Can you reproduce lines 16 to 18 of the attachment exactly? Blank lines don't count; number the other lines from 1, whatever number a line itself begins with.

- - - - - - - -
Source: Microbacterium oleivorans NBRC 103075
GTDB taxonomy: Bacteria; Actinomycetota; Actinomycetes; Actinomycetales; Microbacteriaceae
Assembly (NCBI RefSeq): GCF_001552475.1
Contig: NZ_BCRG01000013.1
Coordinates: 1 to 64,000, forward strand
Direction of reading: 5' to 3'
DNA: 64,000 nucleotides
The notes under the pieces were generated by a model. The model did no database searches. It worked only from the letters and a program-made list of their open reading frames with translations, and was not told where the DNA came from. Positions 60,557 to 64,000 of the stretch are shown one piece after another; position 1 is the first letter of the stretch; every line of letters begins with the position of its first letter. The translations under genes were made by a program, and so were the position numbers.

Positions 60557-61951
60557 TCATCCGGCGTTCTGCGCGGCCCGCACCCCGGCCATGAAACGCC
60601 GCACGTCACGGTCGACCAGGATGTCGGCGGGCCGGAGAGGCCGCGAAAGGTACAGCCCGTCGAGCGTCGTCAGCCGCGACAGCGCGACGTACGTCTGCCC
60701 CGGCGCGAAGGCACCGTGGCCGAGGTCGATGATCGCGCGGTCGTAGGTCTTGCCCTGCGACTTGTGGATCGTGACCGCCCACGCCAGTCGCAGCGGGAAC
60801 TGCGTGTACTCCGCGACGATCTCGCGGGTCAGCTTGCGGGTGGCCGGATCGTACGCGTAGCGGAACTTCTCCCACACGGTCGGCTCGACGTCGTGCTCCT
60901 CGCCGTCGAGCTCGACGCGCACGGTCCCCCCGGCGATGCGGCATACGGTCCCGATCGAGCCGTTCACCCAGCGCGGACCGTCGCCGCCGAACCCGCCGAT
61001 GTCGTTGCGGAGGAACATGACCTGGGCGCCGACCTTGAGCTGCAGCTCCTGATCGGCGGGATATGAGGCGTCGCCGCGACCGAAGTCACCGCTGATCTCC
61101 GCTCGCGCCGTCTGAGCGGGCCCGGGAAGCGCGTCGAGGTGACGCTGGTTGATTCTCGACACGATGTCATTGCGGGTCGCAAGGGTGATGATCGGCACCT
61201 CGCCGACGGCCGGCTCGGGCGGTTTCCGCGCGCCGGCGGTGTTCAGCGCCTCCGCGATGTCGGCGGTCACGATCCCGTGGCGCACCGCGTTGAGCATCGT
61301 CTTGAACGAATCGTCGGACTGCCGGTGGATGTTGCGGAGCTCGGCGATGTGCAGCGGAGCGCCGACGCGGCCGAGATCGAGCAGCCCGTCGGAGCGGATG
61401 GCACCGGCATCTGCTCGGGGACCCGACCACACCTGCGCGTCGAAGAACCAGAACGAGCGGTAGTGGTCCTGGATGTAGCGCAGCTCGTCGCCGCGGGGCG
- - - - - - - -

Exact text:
61101 GCTCGCGCCGTCTGAGCGGGCCCGGGAAGCGCGTCGAGGTGACGCTGGTTGATTCTCGACACGATGTCATTGCGGGTCGCAAGGGTGATGATCGGCACCT
61201 CGCCGACGGCCGGCTCGGGCGGTTTCCGCGCGCCGGCGGTGTTCAGCGCCTCCGCGATGTCGGCGGTCACGATCCCGTGGCGCACCGCGTTGAGCATCGT
61301 CTTGAACGAATCGTCGGACTGCCGGTGGATGTTGCGGAGCTCGGCGATGTGCAGCGGAGCGCCGACGCGGCCGAGATCGAGCAGCCCGTCGGAGCGGATG